The dark volcanic island of Pico is one of my favorites in the Azores. It’s blessed with picturesque landscapes and has plenty of interesting things to do.
I visited for the first time in early March 2017 and visited again in August 2018.
Known within the Azores as the black island, Pico has a distinctive character all of its own. The reason for its nickname becomes clear as soon as you set foot ashore: its soil is black as ink and its windy roads are contoured with walls of dark volcanic rock.
Pico is geologically the youngest of the Azores islands, giving its landscape a grittier feel at times. Against this backdrop, you’ll see many houses painted in a traditional style—black outlines against chalk-white walls, accented with fiery red doors and window frames.
But Pico is also typified by its many vineyards, green hilly landscapes perfect for hiking, and many outdoor adventures. Pico can easily keep you busy for days.
Read on as I share with you some of best things to do on Pico!
Climb Mount Pico
Pico literally means “peak” in Portuguese, and it’s easy to see why the island was named after its mountain. At 2351 meters of altitude, the dormant volcano is the highest peak in Portugal.
Since it can be seen from many parts of Pico, it will no doubt tempt you to climb it.
As with all volcano climbs, it can be quite tough. Volcanoes are notoriously steep and their trails have few switchbacks. Attempt the ascent if you’re in a good fitness condition and ready for a bit of a challenge.
I did my hike with a guide that I booked through the agency Epico. My guide had climbed a lot of mountains around the world and we’d both traveled a lot in South America, which made for some fun conversations along the way.
You can also do the hike independently, but either way, you must first check in at a small visitor center at Casa de Montanha, where you can check in for the day. The trail and visitor center are well set up.
Sadly, the morning of my ascent proved to be a harsh one for climbing, as cloud cover gave minimal visibility and extreme winds made it hard to keep your balance. I was literally getting blown off the mountain!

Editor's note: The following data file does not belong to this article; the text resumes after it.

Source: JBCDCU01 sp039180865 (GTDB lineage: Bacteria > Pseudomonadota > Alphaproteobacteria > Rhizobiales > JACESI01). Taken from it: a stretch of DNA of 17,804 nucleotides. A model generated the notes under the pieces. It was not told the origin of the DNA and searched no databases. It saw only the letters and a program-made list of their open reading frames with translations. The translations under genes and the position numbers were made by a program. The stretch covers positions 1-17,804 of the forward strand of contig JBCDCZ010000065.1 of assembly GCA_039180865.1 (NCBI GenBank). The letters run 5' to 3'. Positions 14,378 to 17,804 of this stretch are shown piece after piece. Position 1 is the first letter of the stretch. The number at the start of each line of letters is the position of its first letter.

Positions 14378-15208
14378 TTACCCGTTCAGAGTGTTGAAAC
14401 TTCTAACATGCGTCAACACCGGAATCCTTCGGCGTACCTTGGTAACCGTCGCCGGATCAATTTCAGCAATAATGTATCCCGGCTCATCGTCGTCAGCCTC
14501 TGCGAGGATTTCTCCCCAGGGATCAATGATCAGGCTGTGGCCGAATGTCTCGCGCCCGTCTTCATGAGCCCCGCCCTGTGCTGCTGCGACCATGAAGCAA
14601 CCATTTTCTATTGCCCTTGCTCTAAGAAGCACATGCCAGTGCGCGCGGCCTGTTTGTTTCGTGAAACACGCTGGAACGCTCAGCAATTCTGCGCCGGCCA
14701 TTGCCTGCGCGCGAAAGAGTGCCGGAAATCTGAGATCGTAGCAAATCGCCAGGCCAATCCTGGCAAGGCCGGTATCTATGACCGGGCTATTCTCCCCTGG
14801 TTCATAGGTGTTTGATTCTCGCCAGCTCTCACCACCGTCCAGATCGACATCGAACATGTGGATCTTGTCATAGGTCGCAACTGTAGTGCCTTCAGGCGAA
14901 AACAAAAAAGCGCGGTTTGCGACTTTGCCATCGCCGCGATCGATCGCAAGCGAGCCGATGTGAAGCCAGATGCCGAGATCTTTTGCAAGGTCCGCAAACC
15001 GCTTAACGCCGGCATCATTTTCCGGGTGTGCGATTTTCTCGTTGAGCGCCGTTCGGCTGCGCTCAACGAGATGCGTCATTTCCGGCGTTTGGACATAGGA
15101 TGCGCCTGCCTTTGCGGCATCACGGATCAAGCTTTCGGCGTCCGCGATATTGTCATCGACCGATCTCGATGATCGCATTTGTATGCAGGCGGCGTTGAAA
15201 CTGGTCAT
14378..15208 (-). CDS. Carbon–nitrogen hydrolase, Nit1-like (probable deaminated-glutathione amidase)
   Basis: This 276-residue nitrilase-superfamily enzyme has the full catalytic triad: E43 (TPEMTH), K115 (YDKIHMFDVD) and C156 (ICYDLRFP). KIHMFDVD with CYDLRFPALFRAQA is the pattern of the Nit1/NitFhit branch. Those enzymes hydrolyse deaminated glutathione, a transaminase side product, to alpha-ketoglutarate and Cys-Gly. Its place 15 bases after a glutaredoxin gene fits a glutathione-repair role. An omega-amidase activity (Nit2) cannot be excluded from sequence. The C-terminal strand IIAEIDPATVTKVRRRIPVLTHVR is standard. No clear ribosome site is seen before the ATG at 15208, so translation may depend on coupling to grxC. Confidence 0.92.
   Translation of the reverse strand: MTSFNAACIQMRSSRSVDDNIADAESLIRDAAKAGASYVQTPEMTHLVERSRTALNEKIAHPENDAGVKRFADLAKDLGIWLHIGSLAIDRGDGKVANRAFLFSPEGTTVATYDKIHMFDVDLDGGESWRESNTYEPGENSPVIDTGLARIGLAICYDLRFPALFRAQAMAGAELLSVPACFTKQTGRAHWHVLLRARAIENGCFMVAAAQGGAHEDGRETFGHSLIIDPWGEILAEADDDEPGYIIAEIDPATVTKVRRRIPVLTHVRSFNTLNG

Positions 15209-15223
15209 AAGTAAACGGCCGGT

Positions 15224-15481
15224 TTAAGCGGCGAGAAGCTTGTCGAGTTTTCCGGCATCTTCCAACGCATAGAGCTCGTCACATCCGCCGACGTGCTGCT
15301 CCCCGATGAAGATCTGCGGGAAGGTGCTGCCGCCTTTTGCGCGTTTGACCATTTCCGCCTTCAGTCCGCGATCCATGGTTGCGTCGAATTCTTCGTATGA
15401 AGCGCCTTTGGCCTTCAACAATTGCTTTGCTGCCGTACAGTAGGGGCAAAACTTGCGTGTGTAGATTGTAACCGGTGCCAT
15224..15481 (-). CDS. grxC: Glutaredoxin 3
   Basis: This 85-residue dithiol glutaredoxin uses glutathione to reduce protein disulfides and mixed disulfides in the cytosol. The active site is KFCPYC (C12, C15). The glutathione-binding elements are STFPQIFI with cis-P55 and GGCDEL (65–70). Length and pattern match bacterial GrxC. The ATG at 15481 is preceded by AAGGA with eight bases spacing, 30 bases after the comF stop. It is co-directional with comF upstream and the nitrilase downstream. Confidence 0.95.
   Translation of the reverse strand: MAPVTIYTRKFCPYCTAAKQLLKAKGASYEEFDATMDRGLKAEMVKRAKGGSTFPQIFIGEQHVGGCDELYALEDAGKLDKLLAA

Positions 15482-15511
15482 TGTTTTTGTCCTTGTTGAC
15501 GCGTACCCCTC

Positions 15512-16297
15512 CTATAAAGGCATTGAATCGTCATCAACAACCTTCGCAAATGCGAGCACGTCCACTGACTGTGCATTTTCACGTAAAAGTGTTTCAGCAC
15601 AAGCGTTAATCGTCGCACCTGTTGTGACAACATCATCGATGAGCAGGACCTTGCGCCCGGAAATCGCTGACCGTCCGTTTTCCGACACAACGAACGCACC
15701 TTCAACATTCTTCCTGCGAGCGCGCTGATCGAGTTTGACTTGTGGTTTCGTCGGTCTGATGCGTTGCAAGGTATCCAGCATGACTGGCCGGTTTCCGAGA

I gave it a shot anyway and got pretty far up, our path snaking along thick crusts of ropey basalt. But the cold 70 km/h winds were hard to ignore. Since I wasn’t lucky enough to get a clear view on this day in March, we descended again after a couple of hours, so I never quite got to see Pico’s, well, pico.
Under normal weather it should take about 6 hours to get up and down again, earning you an epic view of Pico and its neighboring islands.
Gruta Torres (and other caves)
Pico is full of caves! They’re a bit different from some limestone caves you may have visited elsewhere. These are lava tube caves, created millennia ago by lava flows.
The easiest cave to visit is Gruta Torres, a large cavern that you can follow down for about half a kilometer. Apart from an initial staircase down to the lower level, this cave is intentionally left undeveloped. There are no artificial lights inside, so you’ll be exploring it with flashlights.
Make sure you book a day or two ahead in the summer high season, as the Gruta Torres provides access to groups on a set schedule. When I visited in the offseason, I could just go inside. When I visited Pico again with some friends in the summer, we could not go in as the schedule was full.
With the help of a guide from the tour company Épico (yes, that’s a portmanteau of epic and Pico) I went to two more hidden caves. Both were in hard-to-find locations in the middle of cattle fields and forests, with their entrances covered entirely in ferns. It gave the whole affair an adventurous feel.
Inside were some lava stalagmites, as well as caverns once formed by the gasses of lava flows. In the second cave, there were also some old pieces of ceramic on the ground, and it’s believed that people once used to come to these dark places to collect the freshly filtered rainwater.
Enjoy some delicious seafood
If all that adventuring has left you hungry, don’t worry!